As E3 grows closer, excitement among gamers grows with it. Although as history has shown us, leaks and pre E3 announcements go hand in hand in the weeks leading up. Whether it be official or information slipped out the back door, the tone begins to be set on what we will see come June. Unfortunately the manner in which these reveals preface gamings main event could be slowly stripping away its luster. Don’t get me wrong, we all want to see the new and upcoming titles but at what cost? Are leaks forcing developers to officially announce games before they had planned? Is this in turn altering the conferences that are just a month or less away? This time of year is fueled by predictions, speculation and surprises for the gaming industry. But are gamers being robbed of the latter and even more so is our premier gaming event starting to lose its worth?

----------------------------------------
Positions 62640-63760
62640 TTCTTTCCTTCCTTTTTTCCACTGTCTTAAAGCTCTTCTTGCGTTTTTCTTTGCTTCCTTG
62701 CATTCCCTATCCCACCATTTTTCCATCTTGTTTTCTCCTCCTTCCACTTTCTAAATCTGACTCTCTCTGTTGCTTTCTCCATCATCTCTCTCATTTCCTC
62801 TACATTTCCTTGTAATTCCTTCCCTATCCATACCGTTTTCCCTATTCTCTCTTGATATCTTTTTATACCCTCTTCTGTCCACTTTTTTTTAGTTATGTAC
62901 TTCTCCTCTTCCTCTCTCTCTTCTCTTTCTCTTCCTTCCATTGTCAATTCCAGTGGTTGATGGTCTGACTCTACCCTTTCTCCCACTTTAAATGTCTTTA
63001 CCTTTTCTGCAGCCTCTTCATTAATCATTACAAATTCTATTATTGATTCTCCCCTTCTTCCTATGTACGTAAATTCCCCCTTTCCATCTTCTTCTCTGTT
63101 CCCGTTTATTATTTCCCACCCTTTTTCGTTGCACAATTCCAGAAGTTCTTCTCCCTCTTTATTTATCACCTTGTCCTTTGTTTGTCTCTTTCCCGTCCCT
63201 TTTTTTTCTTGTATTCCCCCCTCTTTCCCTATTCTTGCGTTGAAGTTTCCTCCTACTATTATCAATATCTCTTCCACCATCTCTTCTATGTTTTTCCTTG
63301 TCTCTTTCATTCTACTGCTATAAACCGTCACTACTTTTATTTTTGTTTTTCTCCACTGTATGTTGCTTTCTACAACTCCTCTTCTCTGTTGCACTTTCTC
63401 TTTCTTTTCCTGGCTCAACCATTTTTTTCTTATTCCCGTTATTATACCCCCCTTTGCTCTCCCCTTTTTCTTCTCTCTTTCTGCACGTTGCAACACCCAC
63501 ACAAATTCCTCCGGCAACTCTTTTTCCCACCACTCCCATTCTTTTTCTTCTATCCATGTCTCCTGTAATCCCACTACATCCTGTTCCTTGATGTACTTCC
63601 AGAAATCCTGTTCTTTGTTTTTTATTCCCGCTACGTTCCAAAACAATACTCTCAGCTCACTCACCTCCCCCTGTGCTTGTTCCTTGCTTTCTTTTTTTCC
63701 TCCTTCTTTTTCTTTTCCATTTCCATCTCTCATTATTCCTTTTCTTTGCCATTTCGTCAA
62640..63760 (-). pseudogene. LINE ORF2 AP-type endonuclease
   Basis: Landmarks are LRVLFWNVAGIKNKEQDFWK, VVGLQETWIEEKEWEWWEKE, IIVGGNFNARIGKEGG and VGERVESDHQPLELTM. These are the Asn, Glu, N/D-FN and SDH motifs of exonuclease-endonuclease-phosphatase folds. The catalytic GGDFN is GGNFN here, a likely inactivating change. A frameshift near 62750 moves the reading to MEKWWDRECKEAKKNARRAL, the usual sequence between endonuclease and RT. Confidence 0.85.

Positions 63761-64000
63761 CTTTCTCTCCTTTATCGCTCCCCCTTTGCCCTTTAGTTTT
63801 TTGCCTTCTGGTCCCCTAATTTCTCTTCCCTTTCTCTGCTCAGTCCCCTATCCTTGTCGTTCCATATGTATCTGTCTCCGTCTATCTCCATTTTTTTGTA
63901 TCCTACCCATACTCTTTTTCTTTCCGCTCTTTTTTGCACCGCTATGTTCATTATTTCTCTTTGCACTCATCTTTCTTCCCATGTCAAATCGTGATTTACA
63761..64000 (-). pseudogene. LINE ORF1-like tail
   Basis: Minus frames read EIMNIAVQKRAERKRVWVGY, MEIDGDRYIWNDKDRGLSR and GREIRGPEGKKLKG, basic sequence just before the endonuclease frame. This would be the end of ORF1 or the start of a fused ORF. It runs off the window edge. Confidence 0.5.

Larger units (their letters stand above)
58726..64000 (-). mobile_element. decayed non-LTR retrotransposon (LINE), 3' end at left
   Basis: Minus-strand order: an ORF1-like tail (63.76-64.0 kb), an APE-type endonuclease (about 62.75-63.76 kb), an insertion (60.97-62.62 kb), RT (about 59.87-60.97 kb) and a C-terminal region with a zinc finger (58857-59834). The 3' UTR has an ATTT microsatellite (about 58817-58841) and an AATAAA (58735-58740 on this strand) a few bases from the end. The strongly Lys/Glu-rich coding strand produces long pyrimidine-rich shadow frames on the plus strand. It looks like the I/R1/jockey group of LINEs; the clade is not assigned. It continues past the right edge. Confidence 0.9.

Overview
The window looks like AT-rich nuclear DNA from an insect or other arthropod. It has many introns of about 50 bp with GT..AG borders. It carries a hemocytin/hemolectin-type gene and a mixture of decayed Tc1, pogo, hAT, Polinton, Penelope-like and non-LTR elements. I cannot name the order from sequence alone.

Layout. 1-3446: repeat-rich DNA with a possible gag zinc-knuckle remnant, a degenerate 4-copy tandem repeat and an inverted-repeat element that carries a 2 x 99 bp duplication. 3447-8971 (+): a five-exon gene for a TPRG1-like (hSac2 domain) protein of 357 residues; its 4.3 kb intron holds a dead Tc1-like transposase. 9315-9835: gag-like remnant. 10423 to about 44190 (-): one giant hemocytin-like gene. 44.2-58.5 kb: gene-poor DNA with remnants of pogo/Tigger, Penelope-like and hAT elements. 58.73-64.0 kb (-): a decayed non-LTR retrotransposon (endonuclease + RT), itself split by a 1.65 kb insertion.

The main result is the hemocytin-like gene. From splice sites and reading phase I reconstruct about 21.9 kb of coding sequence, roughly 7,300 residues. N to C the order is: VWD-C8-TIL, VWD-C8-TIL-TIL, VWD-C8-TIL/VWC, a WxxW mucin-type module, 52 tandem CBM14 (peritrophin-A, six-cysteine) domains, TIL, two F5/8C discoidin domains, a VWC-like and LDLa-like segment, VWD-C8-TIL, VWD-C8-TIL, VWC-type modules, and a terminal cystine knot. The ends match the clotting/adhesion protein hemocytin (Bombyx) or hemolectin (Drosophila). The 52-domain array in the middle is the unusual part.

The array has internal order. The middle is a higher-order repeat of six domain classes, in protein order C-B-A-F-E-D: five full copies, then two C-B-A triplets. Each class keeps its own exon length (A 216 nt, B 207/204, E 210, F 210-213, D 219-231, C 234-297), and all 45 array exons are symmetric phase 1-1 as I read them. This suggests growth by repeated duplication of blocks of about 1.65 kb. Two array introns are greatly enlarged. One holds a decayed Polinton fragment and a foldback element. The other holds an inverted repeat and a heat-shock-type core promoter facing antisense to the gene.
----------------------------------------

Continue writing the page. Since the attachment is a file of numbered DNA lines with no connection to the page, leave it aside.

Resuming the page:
Over the last couple of years the E3 conferences have garnered lukewarm reactions from me and even feelings of disappointment. This has led me to wonder what is it that has caused such a turn around within me or the event itself that has caused such an illicit reaction. Finding myself in the minority of gamers as I cast a critical eye upon gamings holy grail in recent years, I search for reasoning. Apart from my own jadedness as a 30 year veteran of gaming I believe that there is a possible turning of the tides in the industry in relation to E3 and how announcements are made. Big name publishers are now bypassing the showroom floor and conducting their own events. And here recently leaks and early announcements are littering the news leading up to the showcase that should be unveiling the new AAA titles. Which in turn could possibly be altering the conference that we end up seeing for better or worse, my guess not being the former. That’s unfortunate for all parties involved. More so the developers in my honest opinion. Sure, we as consumers are being stripped the pure glee of a surprise announcement at one of the highlight conferences, but the developers and/or publishers are the ones taking the most damage. Their well prepared shows and plans are forced to default to plan B which get the job done but don’t blow anyone away. Leading to gamers like me writing articles like this. That being said, leaks cannot be stopped, the internet won’t let them so companies play the hand they’re dealt. But all in all leaks are a minor problem with E3 at the moment. Big name publishers are opting to step away from E3 more or less and hold their own events to cater to their audience and announce what they have in the works. This affects E3 on two different fronts. The first being monetary and the second involving content. It is no coincidence that this year E3 will be open to the public, allowing 15,000 showgoers to attend at $250 a ticket. The money lost from the absent publishers renting out floor space had to be recouped and this tactic will do for now. Although when it comes to addressing content at E3, whether you find it on the decline or rise the question has to be asked can the event stay relevant? To many that can seem like a ridiculous question as it such a staple in the industry and culture in general. Even I feel that way but I can’t be blinded to the way things are unfolding. The fact that Activision, EA and Nintendo aren’t on the showroom floor doesn’t make them any less a part of the festivities. Each respective conference is scheduled around the traditional E3 week just not working hand in hand. It’s when and if these companies opt to have their showcases away from the second week in June that consumers and showrunners alike should start raising an eyebrow. As big games get revealed outside of E3 such as Destiny 2 did recently with its own conference like showing the landscape of one singular main event may change. Instead of everyone getting together and exhibiting under one roof, throughout the year publishers and developers alike throw their own conferences. Even the major mainstays, Sony and Microsoft, have dipped their toes into holding events outside of E3. Eventually the thinning of the herd will bring reason to question if it is even viable any longer. Granted I am fully aware of the logistical sense it makes at the moment even with the major publishers not occupying floor space, and the grandeur of the week in general. But sometimes change is necessary, and with that the realization of how drastic of change will need to be taken. E3 is sacred ground but it is not immune to the fact everything loses its sheen eventually. Even so, I will be intently watching each conference with mustered excitement, hoping to be surprised. I guess somethings don’t change.